Improving HIV prevention and treatment through self-testing strategies.

The Owete study deploys two recent innovations—HIV self-testing and social network analysis—to promote HIV prevention and treatment among fishermen living in communities along Kenya’s Lake Victoria shoreline. Fishermen in this region are highly mobile and face many challenges accessing medical care. In this study, men who are highly connected to other men in their community are recruited to distribute HIV self-testing kits to their peers with the aim of increasing HIV testing and linkage to HIV prevention and treatment.

HIV epidemic in sub-Saharan AfricaBoat on the water

Ending the AIDS epidemic in sub-Saharan Africa (SSA) requires innovative approaches to engaging men in HIV testing: Nearly 50% of HIV-positive men in SSA are unaware of their HIV status and have lower uptake of HIV treatment (ART) and  pre-exposure prophylaxis (PrEP) for prevention. This is particularly true of men working in the fishing communities along Lake Victoria's shores in SSA. These fishermen are highly mobile and have notably low rates of HIV testing and linkage to HIV prevention and treatment, despite the increasing availability of these services. As a result, HIV transmission risks remain high in these fishing communities.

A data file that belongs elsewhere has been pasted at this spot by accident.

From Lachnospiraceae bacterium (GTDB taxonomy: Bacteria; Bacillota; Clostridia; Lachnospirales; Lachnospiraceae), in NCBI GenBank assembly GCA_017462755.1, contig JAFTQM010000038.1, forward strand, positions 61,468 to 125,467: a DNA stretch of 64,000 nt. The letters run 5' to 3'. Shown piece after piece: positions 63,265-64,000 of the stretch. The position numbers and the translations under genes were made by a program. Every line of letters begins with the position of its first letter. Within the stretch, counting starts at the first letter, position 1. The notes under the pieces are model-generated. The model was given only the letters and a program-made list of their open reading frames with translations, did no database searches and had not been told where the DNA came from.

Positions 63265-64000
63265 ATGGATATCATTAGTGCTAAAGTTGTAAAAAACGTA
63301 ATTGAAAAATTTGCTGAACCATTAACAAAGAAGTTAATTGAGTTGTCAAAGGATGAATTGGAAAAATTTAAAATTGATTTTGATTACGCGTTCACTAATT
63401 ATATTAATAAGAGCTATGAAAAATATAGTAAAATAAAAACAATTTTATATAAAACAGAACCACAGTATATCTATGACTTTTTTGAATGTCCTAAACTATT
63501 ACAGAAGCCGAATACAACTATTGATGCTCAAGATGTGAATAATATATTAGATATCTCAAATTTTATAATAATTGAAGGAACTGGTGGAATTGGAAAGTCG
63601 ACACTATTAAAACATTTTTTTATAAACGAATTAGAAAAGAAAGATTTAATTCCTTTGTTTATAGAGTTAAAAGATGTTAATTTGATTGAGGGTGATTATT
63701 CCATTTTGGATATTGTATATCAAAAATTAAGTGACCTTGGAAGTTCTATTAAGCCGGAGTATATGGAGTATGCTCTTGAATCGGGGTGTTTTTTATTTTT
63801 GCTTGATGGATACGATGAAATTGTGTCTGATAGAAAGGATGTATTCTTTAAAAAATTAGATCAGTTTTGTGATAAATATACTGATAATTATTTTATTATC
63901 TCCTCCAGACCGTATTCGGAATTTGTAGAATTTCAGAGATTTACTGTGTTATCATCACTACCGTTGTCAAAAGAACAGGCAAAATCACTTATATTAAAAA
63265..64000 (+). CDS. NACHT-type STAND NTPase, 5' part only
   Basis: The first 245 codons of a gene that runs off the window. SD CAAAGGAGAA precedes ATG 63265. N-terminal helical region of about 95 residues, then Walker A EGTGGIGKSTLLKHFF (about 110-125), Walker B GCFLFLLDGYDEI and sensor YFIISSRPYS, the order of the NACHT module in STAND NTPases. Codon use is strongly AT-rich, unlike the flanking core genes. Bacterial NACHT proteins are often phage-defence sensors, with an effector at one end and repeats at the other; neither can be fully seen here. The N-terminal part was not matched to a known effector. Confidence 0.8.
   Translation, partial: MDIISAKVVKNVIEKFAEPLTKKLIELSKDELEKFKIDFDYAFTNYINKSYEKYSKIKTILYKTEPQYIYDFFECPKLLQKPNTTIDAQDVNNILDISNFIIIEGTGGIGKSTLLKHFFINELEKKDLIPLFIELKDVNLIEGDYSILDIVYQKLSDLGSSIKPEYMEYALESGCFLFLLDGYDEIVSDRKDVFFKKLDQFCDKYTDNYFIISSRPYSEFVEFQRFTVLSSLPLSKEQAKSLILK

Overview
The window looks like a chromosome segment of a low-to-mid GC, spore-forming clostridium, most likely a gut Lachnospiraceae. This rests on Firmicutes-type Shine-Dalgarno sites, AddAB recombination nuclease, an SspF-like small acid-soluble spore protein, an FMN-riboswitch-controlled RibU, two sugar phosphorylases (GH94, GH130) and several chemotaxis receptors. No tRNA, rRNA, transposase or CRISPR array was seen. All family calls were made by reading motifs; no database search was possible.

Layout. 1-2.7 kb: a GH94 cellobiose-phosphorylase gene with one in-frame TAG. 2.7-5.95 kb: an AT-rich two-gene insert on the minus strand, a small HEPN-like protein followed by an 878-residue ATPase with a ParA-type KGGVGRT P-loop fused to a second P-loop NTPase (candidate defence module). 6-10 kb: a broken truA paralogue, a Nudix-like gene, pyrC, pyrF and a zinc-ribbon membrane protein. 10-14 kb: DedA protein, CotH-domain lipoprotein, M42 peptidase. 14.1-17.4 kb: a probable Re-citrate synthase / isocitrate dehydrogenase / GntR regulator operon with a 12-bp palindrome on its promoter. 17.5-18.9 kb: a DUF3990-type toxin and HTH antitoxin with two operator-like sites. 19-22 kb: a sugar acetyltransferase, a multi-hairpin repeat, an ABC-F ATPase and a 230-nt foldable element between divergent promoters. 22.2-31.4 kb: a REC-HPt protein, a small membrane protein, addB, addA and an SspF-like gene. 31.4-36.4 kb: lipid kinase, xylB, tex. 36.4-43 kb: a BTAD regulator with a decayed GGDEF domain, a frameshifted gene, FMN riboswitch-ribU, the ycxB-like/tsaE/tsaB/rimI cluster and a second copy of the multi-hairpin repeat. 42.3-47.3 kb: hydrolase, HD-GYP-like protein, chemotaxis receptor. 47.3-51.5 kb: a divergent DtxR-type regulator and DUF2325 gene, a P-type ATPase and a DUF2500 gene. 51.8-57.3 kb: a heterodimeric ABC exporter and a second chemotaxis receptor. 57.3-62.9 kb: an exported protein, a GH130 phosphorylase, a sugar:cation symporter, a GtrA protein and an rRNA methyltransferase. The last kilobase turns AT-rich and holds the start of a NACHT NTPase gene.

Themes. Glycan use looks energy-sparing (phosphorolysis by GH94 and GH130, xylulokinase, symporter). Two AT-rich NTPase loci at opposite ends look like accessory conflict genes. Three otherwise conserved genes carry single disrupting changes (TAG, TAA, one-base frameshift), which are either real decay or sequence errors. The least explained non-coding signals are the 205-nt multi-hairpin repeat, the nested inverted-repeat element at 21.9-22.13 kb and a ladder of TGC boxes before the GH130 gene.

Innovation and social networks

Two recent innovations: HIV self-testing (HIVST) and social network-based interventions hold promise for overcoming barriers to HIV testing and linkage to treatment for HIV-positive men and prevention for HIV-negative men.

This study seeks to determine if an HIV status-neutral, social network-based approach can increase HIV testing, linkage to HIV prevention and treatment, and better health outcomes in men.

Better health outcomes in men would, in turn, reduce HIV risks in women in their communities.

Owete intervention increases HIV self-testing and linkage! See our IAS 2023 presentation to learn more.

Funding and assistance

This study is funded by the National Institutes of Mental Health (NIMH), identification code NCT04772469. For information about testing, visit the ClinicalTrials.gov site.